Now to the deep end of the pool to greet an altogether different breed of New Glarus, a beer they’ve named IIPA. Meaning double IPA; or DIPA, as the knobs call it. Anyway, this Imperial India Pale Ale is the first release under New Glarus’ new Thumbprint Series of beers. Apparently they’ve ditched their “Unplugged” thing for a label featuring a Bunyanesque thumbprint shaped like Wisconsin. Unfortunately, my ADD (Alcohol Deficit Disorder) prohibits me from giving a shit. On to the beer! Whoa... This thing smells like they just pulled the hops out. It pours hazy and golden with an enormous aroma of citrus, passion fruit and pine. The first thing that came to mind after I’d made it part of my inner being is that this brew is like an amplified version of Moon Man blasting from an amp that goes to 11. The hop flavors are bright and clean right up to the point where the bitterness consumes everything in its path leaving your ruined mouth to pucker on the residue of syrupy malt. That said, I can’t imagine a hop lover not going for this beer. I also can’t imagine drinking more than one of them (and at 9% I probably wouldn’t anyway). And I pity the beer that follows it, because your palate is going to be too wrecked to taste it. Go to it hop fiends!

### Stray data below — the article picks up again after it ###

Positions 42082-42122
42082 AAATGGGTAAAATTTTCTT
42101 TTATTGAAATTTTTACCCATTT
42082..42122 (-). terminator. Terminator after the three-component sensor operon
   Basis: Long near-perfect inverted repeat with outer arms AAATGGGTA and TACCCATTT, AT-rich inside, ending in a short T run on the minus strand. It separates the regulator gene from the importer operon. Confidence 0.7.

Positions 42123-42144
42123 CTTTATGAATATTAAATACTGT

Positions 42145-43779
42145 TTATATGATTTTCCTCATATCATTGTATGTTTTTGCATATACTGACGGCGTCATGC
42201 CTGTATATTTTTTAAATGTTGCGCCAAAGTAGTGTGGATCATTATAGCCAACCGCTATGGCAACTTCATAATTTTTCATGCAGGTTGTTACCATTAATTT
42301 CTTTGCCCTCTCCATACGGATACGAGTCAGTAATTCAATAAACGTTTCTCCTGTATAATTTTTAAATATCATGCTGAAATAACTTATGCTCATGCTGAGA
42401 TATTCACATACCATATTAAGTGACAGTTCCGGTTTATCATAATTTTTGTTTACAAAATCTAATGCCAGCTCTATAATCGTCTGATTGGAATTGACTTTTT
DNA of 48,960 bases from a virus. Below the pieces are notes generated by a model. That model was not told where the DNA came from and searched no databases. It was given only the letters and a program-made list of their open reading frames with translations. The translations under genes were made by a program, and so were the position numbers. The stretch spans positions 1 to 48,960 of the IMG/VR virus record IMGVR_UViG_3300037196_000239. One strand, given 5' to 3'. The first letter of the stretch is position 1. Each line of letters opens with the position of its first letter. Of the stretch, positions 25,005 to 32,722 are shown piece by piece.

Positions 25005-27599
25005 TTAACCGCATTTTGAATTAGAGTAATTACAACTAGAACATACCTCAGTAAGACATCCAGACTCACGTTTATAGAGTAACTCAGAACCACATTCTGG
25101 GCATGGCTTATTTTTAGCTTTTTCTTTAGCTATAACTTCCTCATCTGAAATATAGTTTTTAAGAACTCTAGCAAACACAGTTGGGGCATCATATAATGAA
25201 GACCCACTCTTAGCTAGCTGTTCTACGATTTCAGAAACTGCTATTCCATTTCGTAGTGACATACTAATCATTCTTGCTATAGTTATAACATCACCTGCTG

Our last ride on this wave to oblivion is a new seasonal offering from Big Sky Brewing. Heavy Horse Scotch Ale hit town a couple weeks ago and since we don’t seem to get a lot of Scotch Ale around here, I nabbed it straight off. It’s an almost 7% Wee Heavy that arrives deep brown and reeking of caramelized sugars and the sightly metallic aroma of roasted malt. This is a chewy, near-sweet beer with a pleasant depth of malt flavor, that gets cut too short by an overabundance of bitterness in the finish. On the other hand, that bitterness clarifies the palate and keeps you coming back for the next sip. Maybe it’s a little too wee to really be a Wee Heavy, but that’s being fussy. A good beer for any malt lover and a fine warmer on cool Spring evening.

All three of these brews can be found at Festival Foods in Oshkosh, but to get at the New Glarus IIPA, you’ll need to dig a little. They’ve got it hidden behind the last of the New Glarus Unplugged beers that they’re trying to move out. They like to make things difficult, don’t they? Ein Prosit!

Wednesday, April 6, 2011

Looting the Old Brewhouse

The Final Days of the Brewhouse
Here’s an odd little tall-tale about coincidence, the decline of the American brewing industry, juvenile delinquency, and an Oshkosh Irishman named Shawn O’Marro.

Our story begins in the days of yore; or abouts 1984. A young Oshkosh man, who shall remain anonymous, was milling about in a condemned building on Doty Street engaged in the sort pillage and plunder that comes naturally to young men who locate themselves in such environments. This wasn’t just any condemned property, though. This was the once majestic brewhouse of the formally revered Oshkosh Brewing Company.